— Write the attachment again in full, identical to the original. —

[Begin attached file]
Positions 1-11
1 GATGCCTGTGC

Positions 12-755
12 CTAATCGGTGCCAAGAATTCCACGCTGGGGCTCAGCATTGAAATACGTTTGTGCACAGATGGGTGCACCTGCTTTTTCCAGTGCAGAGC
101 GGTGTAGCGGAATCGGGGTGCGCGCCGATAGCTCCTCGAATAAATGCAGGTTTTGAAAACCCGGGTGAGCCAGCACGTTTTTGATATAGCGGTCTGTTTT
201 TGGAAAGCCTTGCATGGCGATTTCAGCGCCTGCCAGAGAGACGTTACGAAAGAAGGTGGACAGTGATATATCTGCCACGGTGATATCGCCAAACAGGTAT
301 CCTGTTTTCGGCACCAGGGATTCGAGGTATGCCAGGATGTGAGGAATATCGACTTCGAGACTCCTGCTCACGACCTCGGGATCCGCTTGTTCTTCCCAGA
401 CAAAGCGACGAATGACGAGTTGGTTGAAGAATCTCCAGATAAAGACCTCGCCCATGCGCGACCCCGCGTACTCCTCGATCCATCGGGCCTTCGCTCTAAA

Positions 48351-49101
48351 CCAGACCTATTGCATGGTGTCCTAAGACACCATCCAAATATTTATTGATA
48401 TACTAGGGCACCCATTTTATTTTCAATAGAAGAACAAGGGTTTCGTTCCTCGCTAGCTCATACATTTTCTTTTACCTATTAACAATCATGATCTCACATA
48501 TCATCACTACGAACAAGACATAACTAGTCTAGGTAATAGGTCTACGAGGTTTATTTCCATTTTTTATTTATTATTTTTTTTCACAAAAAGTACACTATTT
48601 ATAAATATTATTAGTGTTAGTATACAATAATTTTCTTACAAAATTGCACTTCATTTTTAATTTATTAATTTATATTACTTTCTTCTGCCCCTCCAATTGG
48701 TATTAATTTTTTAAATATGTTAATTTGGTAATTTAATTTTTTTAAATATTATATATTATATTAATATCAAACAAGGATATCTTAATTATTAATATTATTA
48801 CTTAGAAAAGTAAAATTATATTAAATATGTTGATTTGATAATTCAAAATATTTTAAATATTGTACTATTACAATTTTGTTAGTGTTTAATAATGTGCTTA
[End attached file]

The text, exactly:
Positions 1-11
1 GATGCCTGTGC

Positions 12-755
12 CTAATCGGTGCCAAGAATTCCACGCTGGGGCTCAGCATTGAAATACGTTTGTGCACAGATGGGTGCACCTGCTTTTTCCAGTGCAGAGC
101 GGTGTAGCGGAATCGGGGTGCGCGCCGATAGCTCCTCGAATAAATGCAGGTTTTGAAAACCCGGGTGAGCCAGCACGTTTTTGATATAGCGGTCTGTTTT
201 TGGAAAGCCTTGCATGGCGATTTCAGCGCCTGCCAGAGAGACGTTACGAAAGAAGGTGGACAGTGATATATCTGCCACGGTGATATCGCCAAACAGGTAT
301 CCTGTTTTCGGCACCAGGGATTCGAGGTATGCCAGGATGTGAGGAATATCGACTTCGAGACTCCTGCTCACGACCTCGGGATCCGCTTGTTCTTCCCAGA
401 CAAAGCGACGAATGACGAGTTGGTTGAAGAATCTCCAGATAAAGACCTCGCCCATGCGCGACCCCGCGTACTCCTCGATCCATCGGGCCTTCGCTCTAAA

Positions 48351-49101
48351 CCAGACCTATTGCATGGTGTCCTAAGACACCATCCAAATATTTATTGATA
48401 TACTAGGGCACCCATTTTATTTTCAATAGAAGAACAAGGGTTTCGTTCCTCGCTAGCTCATACATTTTCTTTTACCTATTAACAATCATGATCTCACATA
48501 TCATCACTACGAACAAGACATAACTAGTCTAGGTAATAGGTCTACGAGGTTTATTTCCATTTTTTATTTATTATTTTTTTTCACAAAAAGTACACTATTT
48601 ATAAATATTATTAGTGTTAGTATACAATAATTTTCTTACAAAATTGCACTTCATTTTTAATTTATTAATTTATATTACTTTCTTCTGCCCCTCCAATTGG
48701 TATTAATTTTTTAAATATGTTAATTTGGTAATTTAATTTTTTTAAATATTATATATTATATTAATATCAAACAAGGATATCTTAATTATTAATATTATTA
48801 CTTAGAAAAGTAAAATTATATTAAATATGTTGATTTGATAATTCAAAATATTTTAAATATTGTACTATTACAATTTTGTTAGTGTTTAATAATGTGCTTA